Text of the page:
Today was my second full day of teaching and probably the last for awhile, given that my classroom teacher returns on Monday. The day went all right. I was ahead of schedule at a couple points and filled up the time with a read aloud (no complaint here). I think read alouds may be one of my favorite parts of the day. Perhaps this is because I love books so so much. Due to an assembly the day got a little more difficult towards the end and I got a whole lot less patient.
I feel like this teaching thing is so inconsistent. Days flip flop back and forth between great and terrible. There doesn’t seem to be much middle ground. Either lessons were a success of a failure. In all fairness this judgment is based on only a small amount of experience. (On a side note, I just found paint in my hair from the art project today. Gotta love first grade.) A friend at home community, who used to teach, gave me some consolation. She told me not to judge teaching until about the second year. She said student teaching is hard because you’re expected to make a class run efficiently in someone else’s structure and the first year is hard because there’s a lot of starting from scratch. I think I’ll take this advice to heart. I’ll give teaching at least two years. Perhaps it’s a little dramatic to consider quitting at this juncture. When I feel like a failure, I want to quit, and teaching is so so full of failing. It has been very helpful to hear of other’s experiences, both the good and the bad.
Working in this classroom has led me to reflect on what grade I would like to teach. I still remember the first week of entering the teaching program at school. it seemed as though half the class knew what grade they wanted to teach. I had no idea and hated it when teachers would ask me. Part of me doesn’t care. I haven’t taught yet, so how should I know what grade I like to teach??? The list of pros and cons to each grade are fairly even to me. After working in a two-year old’s classroom this summer, I was pretty sure I wanted to teach first grade. Now I am not entirely sure. Here are my pros and cons for first grade:
- The children are delightful. I love interacting with them and listening to their uninhibited imaginations.
- Read Alouds. Read alouds with picture books are so much fun. The pictures add a sense of wonder to the story. I can also be theatrical and goofy while reading the story and the kids gobble it up.
- The emotional state of the children. I am too easily frustrated by the students’ emotional breakdowns. Now, I don’t mind when they are upset and somewhat reasonable. I’ve talked to many kids who come in upset from a bad morning. I empathize with their story and encourage them to do something to take their mind off the issue, such as read a book or color. I really don’t mind these situations. It’s more of the complete meltdowns over not getting their way that just push me over the edge.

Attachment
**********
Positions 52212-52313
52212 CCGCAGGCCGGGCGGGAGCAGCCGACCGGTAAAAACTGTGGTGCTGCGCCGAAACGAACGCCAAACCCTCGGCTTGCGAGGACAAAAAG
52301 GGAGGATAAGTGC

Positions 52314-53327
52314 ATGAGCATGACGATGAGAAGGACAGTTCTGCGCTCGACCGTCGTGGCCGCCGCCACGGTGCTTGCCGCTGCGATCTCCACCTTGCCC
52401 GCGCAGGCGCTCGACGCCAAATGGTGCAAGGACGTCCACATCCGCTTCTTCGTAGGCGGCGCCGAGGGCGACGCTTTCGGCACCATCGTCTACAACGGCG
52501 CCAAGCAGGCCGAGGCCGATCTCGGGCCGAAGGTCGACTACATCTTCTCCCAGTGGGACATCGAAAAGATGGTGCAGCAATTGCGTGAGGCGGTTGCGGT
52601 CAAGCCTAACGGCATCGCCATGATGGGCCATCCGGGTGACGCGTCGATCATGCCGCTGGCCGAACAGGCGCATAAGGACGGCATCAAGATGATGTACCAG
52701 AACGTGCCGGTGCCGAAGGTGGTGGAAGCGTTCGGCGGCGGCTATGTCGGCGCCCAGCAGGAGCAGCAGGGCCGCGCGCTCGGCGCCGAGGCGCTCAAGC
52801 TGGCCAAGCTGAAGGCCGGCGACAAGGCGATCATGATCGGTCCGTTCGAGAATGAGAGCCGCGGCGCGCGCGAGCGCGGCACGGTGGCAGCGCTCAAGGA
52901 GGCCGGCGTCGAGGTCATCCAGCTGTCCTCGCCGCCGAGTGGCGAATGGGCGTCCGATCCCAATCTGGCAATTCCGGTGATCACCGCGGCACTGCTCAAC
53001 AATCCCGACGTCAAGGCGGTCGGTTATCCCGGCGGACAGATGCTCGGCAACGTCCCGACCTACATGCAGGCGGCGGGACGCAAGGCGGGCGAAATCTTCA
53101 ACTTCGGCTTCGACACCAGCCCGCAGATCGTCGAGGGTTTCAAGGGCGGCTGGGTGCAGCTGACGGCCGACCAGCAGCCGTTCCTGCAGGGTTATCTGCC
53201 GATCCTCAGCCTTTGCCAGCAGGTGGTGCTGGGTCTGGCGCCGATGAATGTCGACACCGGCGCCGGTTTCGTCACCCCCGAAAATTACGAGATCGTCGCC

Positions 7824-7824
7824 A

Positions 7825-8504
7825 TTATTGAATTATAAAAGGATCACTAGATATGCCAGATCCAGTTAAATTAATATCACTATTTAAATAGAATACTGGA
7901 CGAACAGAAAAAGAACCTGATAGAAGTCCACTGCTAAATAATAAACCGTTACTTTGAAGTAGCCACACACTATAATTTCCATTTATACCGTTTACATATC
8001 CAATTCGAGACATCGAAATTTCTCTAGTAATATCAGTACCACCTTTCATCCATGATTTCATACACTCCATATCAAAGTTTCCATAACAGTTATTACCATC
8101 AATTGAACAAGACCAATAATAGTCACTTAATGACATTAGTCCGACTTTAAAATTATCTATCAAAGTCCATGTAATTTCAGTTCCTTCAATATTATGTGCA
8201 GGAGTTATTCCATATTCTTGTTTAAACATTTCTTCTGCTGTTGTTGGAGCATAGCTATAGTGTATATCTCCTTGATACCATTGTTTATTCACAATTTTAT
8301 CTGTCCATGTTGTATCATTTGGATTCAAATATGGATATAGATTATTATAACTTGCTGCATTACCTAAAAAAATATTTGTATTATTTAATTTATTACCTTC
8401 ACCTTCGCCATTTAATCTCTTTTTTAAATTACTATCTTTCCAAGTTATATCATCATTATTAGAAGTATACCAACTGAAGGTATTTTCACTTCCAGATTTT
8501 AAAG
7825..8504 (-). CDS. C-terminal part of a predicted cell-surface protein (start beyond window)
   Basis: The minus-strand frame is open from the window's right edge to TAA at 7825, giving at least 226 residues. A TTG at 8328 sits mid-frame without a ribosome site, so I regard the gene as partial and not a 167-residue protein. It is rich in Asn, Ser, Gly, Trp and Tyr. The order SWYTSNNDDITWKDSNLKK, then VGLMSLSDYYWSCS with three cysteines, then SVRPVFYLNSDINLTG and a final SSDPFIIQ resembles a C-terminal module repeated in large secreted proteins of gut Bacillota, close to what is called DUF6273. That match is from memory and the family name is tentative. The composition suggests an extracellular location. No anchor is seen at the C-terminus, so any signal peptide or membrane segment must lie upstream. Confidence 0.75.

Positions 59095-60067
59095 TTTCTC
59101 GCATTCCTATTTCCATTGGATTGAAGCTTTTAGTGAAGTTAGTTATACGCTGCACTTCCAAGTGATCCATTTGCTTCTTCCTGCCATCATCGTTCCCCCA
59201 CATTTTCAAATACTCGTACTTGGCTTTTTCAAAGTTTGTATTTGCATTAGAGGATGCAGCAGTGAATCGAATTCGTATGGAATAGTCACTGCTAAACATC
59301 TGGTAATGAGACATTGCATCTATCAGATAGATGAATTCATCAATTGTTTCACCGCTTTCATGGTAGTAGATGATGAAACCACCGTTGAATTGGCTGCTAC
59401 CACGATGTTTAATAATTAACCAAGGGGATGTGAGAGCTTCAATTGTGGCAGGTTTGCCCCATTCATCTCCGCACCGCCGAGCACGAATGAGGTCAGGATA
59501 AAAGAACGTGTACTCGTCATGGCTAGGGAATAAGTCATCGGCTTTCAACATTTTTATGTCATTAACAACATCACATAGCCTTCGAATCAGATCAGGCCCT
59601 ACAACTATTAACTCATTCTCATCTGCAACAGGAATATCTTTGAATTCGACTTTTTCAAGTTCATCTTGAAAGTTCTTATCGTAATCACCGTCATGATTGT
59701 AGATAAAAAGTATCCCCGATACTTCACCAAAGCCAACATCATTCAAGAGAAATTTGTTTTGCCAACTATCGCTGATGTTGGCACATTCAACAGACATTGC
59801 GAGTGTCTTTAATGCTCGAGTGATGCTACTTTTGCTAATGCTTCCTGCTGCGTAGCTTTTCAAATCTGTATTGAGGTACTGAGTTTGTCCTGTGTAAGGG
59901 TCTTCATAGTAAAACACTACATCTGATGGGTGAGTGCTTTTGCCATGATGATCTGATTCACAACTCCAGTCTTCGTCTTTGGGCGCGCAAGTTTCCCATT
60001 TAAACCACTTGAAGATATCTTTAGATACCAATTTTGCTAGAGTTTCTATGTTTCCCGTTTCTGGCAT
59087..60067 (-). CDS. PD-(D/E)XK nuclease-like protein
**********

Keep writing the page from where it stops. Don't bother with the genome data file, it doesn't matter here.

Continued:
- The social awareness of the children. The whole me-first, tattle-tale, bugging each-otherness also gets on my nerves.
- The difficulty level of the material. Sometimes I get bored or impatient with the material being taught. This might be a bad quality for a teacher at any grade. I get bored or impatient teaching phonics and addition over and over because I learned it so long ago that it’s second nature to me. I do think that this could change drastically when I am doing all the teaching.
Okay, so those are my reflections thus far on teaching first grade. I really can’t decide if I want to teach it or not. I am interested in seeing what second and third grade are like.
As much as I go back and forth wondering if I want to be a teacher, I am so fascinated by education. I spend so much of my free time looking at education websites and reading books about education. I feel like this passion has to have some sort of a direction. It seems strange to be fascinated by education only to end up not doing anything in education.
I have developed some ideas for what I might do with my life if I do not become a teacher. Most of these involve living in a cardboard box and eating beans out of a trashcan. I love art, literacy and saving the world, so something in one of those areas would probably suffice.
The Gingerbread Girl
This is one of the stories I read aloud in class today. It’s a fun one to get into when reading because of the sing-song repetition. I will say that I’m not a huge fan of media that portrays one gender as better than another. It seems to me that if men are wrong to claim gender superiority, then wouldn’t women be wrong for doing the same thing? There’s my soapbox. Overall, I did enjoy the book. The story captivated the first graders, the pictures are beautiful and heck, if there’s a gingerbread boy, why shouldn’t there be a gingerbread girl.
Teach Like Your Hair’s On Fire: The Methods and Madness Inside Room 56
So far I love this book (I’m about half way through it). I read Rafe Esquith’s other book, There Are No Shortcuts, a few months ago and enjoyed it. There Are No Shortcuts, however left me wishing for some more practical ways to apply Rafe’s teaching methods. I get so frustrated with books that are all passion and no practicality. How do people expect to change things when they spend so much time pointing out what is wrong and so little time explaining how these wrongs can be changed. Where’s the applicability? Now, there were many applicable lessons in No Shortcuts, but I definitely craved more. So far Teach Like Your Hair’s On Fire has been a solution to this problem. This book is almost 100% practical. It’s filled with specific lessons and resources. I can hear the choir singing now. Beyond the practical resources for each content area, Rafe also provides a model for classroom management, that teaches the reason for behavior, a personal code of moral behavior.